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Water releases target endangered fish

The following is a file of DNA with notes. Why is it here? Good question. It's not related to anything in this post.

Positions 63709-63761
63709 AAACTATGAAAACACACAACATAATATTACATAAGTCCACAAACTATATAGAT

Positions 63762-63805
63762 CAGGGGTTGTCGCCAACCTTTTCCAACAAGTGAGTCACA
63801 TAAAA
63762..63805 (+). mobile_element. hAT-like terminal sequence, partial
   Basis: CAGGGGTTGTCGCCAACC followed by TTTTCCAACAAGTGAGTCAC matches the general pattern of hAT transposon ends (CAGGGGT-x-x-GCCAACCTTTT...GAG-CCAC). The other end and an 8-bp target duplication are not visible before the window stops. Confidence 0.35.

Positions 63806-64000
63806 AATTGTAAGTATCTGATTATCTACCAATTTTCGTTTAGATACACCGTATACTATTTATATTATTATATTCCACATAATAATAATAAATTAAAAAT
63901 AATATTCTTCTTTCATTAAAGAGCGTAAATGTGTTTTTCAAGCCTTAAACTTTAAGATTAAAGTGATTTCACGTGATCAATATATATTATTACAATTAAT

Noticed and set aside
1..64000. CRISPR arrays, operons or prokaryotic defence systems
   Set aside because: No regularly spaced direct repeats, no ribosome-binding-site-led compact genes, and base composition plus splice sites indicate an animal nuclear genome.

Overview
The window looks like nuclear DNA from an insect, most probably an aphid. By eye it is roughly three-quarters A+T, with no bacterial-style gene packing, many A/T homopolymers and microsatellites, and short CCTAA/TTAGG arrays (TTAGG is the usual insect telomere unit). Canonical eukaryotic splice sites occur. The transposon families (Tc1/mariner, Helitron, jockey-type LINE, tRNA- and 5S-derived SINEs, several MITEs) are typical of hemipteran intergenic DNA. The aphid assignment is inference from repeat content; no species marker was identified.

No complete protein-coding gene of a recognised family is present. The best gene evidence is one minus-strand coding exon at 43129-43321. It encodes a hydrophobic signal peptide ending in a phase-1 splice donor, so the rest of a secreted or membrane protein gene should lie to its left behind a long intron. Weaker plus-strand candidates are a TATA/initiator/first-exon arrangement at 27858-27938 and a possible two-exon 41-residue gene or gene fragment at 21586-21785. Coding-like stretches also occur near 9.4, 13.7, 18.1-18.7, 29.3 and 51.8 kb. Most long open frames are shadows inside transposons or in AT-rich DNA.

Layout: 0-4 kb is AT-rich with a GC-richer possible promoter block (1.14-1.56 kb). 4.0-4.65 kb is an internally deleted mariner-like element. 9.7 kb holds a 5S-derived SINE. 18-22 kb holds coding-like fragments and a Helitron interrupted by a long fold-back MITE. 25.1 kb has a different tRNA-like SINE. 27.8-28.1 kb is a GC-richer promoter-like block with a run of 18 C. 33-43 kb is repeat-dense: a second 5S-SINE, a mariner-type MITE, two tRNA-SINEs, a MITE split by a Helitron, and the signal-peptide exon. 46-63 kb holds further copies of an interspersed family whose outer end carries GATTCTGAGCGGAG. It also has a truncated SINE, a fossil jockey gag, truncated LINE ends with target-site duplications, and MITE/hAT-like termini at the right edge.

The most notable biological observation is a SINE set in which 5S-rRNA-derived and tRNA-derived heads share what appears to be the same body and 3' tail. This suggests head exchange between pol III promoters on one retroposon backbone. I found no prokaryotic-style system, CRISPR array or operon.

Low water levels in the Colorado River have prompted the operators of a trio of reservoirs to release water starting this week to help endangered fish and, as a side benefit, the recreation industry.The Colorado River Water Conservation District increased its releases from the Wolford Mountain Reservoir near Kremmling in Grand County by 100 cubic feet a second (cfs).Additionally, the U.S. Bureau of Reclamation upped its releases from Green Mountain Reservoir at Heeney in Summit County by 150 cfs and increased releases from its Ruedi Reservoir above Basalt in Pitkin County by 50 cfs.The primary purpose of the extra water is to assist in recovery of four species of endangered fish in the Colorado River. A critical habitat for these fish is located along a 15-mile stretch of the Colorado River in and around Grand Junction.The additional releases will improve overall river flow in the Colorado River in Gore Canyon to about 800 cfs, in Glenwood Canyon to about 1,100 cfs and below Glenwood Springs to about 2,600 cfs.Recently, upstream junior water users on the Colorado River have not been called to supply water to the Shoshone Power Plant in Glenwood Canyon and to Grand Valley irrigators. As a result, the Colorado above the confluence of the Roaring Fork River has been impacted by low flows and resulting warmer water temperatures.The Shoshone Power Plant, down for maintenance for the last few weeks, is expected to be back on line any day. Its senior water right should return the river back to its normal levels for this time of year as soon as it resumes operations.While the water flows toward Grand Junction and the endangered fish, rafters and kayakers along the Colorado River will enjoy an improved experience.The releases are especially timely for the Gore Canyon Festival and Whitewater Cup competitions scheduled for Friday and Saturday, Aug. 19-20. Events take place on the Pumphouse and Shoshone sections of the river.


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